Guidance

Work out your allowances if you’ve flexibly accessed your pension

Find out when the money purchase annual allowance (MPAA) applies, what your allowances are and if you need to pay tax on your pension savings.

If you flexibly access your pension, you’ll need to work out what your alternative annual allowance is and if you’ve gone above your other allowances.

You might have flexibly accessed your pension if you’ve taken money out of a:

Your pension provider will send you a flexible access statement within 31 days of flexibly accessing your pension for the first time.

You do not need to work out your allowances if you have not gone above the money purchase annual allowance.

What you’ll need

You’ll need to know your total pension savings for each of your pension schemes in the tax year you’re checking. If you do not know, ask your pension providers.

Your pension savings are:

Use the calculator

Use the calculator to check if you need to pay tax on your pension savings.

You cannot use the calculator if your:

  • pension scheme has aspects of both defined benefit and defined contribution schemes (known as a ‘hybrid scheme’)
  • pension provider accepted a declaration for flexible drawdown before 6 April 2015

If you cannot use the calculator

You’ll need to work out if you’ve gone above the money purchase annual allowance.

Your calculations might be different if you’re carrying forward unused allowance from the 2015 to 2016 tax year, but the rules are complicated - speak to a tax or pensions professional to check.

Work out if you’ve gone above the money purchase annual allowance

You’ve gone above the money purchase annual allowance if you’ve paid over £4,000 into all of your defined contribution pensions from either:

  • the day after you first flexibly accessed your pension to the end of the tax year
  • the whole of the tax year if you flexibly accessed in a previous tax year

If you’ve not gone above the money purchase annual allowance, you’ll pay tax on all pension savings that go above your annual allowance.

If you have gone over the money purchase annual allowance, work out:

  1. What your alternative annual allowance is.
  2. If you’ve gone above the alternative annual allowance.
  3. The alternative chargeable amount.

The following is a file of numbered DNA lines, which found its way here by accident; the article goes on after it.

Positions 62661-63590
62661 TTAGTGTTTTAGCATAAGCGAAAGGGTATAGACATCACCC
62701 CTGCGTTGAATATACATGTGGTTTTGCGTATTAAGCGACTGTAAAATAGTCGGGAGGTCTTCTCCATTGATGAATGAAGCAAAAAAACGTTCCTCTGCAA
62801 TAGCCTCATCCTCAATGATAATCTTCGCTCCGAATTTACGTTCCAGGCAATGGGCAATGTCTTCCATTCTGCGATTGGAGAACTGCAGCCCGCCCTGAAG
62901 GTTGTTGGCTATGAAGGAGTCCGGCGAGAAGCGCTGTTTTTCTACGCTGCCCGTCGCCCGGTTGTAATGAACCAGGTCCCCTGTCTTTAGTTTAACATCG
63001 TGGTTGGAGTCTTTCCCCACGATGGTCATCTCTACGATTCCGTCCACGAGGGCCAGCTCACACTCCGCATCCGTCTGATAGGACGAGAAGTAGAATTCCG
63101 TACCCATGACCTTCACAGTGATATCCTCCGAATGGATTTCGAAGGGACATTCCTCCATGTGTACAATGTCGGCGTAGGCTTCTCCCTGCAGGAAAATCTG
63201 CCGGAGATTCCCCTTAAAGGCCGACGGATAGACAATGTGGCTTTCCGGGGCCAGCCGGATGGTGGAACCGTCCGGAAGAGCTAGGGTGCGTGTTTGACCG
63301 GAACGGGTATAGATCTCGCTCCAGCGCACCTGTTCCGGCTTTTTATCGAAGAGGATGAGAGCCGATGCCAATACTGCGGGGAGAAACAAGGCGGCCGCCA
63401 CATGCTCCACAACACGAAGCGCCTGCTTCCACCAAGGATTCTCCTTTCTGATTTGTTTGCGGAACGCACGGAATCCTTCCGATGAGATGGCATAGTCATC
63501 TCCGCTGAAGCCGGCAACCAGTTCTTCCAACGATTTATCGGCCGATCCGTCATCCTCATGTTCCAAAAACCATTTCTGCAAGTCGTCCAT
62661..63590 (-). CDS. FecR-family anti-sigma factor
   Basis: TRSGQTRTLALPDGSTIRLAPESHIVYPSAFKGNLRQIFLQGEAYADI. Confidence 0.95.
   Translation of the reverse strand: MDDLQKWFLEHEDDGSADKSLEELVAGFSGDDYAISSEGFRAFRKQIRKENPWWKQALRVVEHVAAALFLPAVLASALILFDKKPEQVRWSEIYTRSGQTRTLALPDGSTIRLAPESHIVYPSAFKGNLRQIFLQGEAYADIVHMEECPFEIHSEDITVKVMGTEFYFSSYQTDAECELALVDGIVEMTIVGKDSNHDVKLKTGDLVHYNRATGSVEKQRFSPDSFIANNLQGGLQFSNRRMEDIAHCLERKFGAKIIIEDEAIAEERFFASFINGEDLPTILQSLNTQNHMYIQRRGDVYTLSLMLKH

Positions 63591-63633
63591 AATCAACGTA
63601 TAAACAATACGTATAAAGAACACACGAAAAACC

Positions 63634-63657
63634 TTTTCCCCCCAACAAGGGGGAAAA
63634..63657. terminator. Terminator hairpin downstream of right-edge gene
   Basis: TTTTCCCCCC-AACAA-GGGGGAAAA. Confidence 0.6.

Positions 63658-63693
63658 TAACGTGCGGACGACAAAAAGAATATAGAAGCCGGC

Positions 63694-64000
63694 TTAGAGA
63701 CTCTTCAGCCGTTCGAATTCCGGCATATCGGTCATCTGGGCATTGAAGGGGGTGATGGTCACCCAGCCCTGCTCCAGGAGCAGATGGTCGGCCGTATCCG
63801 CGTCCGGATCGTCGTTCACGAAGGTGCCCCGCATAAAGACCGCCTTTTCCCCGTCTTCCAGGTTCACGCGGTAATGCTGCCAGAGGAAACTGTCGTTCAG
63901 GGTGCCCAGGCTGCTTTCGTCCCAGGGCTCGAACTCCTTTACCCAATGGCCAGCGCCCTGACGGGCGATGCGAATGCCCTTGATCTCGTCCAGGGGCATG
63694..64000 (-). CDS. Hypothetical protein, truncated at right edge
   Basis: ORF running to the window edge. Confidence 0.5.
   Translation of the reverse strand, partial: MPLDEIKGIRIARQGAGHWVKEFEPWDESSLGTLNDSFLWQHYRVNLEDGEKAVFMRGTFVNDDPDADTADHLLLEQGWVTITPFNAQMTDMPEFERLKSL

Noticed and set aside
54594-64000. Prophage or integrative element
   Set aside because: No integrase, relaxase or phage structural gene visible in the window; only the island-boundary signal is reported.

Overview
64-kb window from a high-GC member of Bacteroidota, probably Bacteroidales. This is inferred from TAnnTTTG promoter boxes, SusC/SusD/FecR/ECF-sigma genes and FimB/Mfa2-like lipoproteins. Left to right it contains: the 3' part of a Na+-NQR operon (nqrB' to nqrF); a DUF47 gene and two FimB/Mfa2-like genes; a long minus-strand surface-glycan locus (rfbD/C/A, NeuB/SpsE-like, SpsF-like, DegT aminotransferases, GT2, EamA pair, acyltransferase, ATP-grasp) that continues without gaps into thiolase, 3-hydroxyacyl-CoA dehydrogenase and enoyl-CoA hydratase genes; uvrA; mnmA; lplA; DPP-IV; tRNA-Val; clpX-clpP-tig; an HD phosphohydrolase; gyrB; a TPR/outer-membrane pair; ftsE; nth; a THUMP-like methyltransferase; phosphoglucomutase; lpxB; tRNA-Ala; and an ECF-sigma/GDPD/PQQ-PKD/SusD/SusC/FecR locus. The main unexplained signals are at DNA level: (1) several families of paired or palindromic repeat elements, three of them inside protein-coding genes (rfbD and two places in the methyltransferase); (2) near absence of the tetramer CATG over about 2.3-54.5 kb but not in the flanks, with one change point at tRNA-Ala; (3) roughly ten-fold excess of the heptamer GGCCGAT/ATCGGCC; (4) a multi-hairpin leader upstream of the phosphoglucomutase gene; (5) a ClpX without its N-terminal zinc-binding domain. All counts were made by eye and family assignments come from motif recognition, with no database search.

4. The default chargeable amount.

Work out what your alternative annual allowance is

The alternative annual allowance applies to all pension savings in your:

  • defined benefit pension
  • defined contribution pension before you flexibly accessed

The alternative annual allowance is £36,000, but it may be different if your adjusted income is over £150,000.

If your adjusted income is over £150,000

If your adjusted income for the tax year is over £150,000 (including bonuses, investments and other sources), your alternative annual allowance may be reduced.

To work out what your alternative annual allowance is:

  1. Work out your reduced (tapered) annual allowance.
  2. Deduct £4,000.

Work out if you’ve gone above your alternative annual allowance

The way you work out if you’ve gone above your alternative annual allowance is different depending on when you first flexibly accessed your pension.

If the first time you flexibly accessed your pension was in this tax year

  1. Start with the total amount of your defined benefit pension savings for the tax year you’re checking.
  2. Add the amount of pension savings made to your defined contribution pensions from the start of the tax year to the date you first flexibly accessed your pension.
  3. Deduct your alternative annual allowance.

If the first time you flexibly accessed your pension was in a previous tax year

  1. Start with the total amount of your defined benefit pension savings for the tax year you’re checking.
  2. Deduct your alternative annual allowance.

Check if you need to pay tax

The amount of pension savings you’ll pay tax on is the higher of the alternative chargeable amount and the default chargeable amount. If they’re the same, that’s the amount you’ll pay tax on.

Work out the alternative chargeable amount

  1. Start with the amount you’ve gone above the money purchase annual allowance by.
  2. Add the amount you’ve gone above your alternative annual allowance by.
  3. Carry forward any unused annual allowances from previous tax years.

Work out the default chargeable amount

  1. Start with the total amount of pension savings in all of your pensions for the year you’re checking.
  2. Deduct your annual allowance.
  3. Carry forward any unused annual allowances from previous tax years.

Check if you have unused allowances to carry forward at the end of the year

The amount you can carry forward depends on whether the alternative chargeable amount or default chargeable amount is higher.

If the alternative chargeable amount is higher, the amount of unused allowance you can carry forward is the amount of unused allowance left after you worked out the alternative chargeable amount.

If the default chargeable amount is higher, the amount of unused allowance you can carry forward is the amount of unused allowance left after you worked out the default chargeable amount.

Unused money purchase annual allowance cannot be carried forward.

Pay tax if you go above your allowance

If you’ve gone above your allowance, you’ll need to declare it on a Self Assessment tax return and pay tax.

Published 11 January 2019